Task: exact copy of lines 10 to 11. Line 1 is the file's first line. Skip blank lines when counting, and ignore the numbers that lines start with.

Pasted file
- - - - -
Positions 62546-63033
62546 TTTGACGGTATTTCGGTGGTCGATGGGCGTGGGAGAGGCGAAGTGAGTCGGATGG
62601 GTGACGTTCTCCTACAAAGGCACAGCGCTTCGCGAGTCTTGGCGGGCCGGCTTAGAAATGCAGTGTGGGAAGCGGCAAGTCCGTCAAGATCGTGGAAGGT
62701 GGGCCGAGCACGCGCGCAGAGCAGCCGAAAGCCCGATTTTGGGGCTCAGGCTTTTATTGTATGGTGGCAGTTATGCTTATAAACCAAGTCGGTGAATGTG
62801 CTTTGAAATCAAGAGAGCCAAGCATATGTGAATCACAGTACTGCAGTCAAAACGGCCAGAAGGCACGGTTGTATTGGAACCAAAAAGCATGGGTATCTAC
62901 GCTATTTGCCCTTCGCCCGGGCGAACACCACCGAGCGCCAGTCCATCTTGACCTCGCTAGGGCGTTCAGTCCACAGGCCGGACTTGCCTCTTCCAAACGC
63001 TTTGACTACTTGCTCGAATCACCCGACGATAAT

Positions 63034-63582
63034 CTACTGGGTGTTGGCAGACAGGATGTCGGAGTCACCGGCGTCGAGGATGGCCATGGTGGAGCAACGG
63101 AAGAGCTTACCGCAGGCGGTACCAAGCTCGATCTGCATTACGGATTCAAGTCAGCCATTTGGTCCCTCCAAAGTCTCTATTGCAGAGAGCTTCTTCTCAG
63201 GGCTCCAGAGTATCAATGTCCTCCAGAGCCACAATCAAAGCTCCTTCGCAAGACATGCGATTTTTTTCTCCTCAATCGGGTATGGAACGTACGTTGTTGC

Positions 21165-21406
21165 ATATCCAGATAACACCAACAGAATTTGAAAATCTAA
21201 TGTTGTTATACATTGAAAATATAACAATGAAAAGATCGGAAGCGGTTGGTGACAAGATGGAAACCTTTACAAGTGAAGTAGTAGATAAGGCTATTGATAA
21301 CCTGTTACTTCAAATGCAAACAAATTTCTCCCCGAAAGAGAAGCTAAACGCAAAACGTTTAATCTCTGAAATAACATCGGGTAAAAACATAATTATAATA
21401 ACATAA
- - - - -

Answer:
63101 AAGAGCTTACCGCAGGCGGTACCAAGCTCGATCTGCATTACGGATTCAAGTCAGCCATTTGGTCCCTCCAAAGTCTCTATTGCAGAGAGCTTCTTCTCAG
63201 GGCTCCAGAGTATCAATGTCCTCCAGAGCCACAATCAAAGCTCCTTCGCAAGACATGCGATTTTTTTCTCCTCAATCGGGTATGGAACGTACGTTGTTGC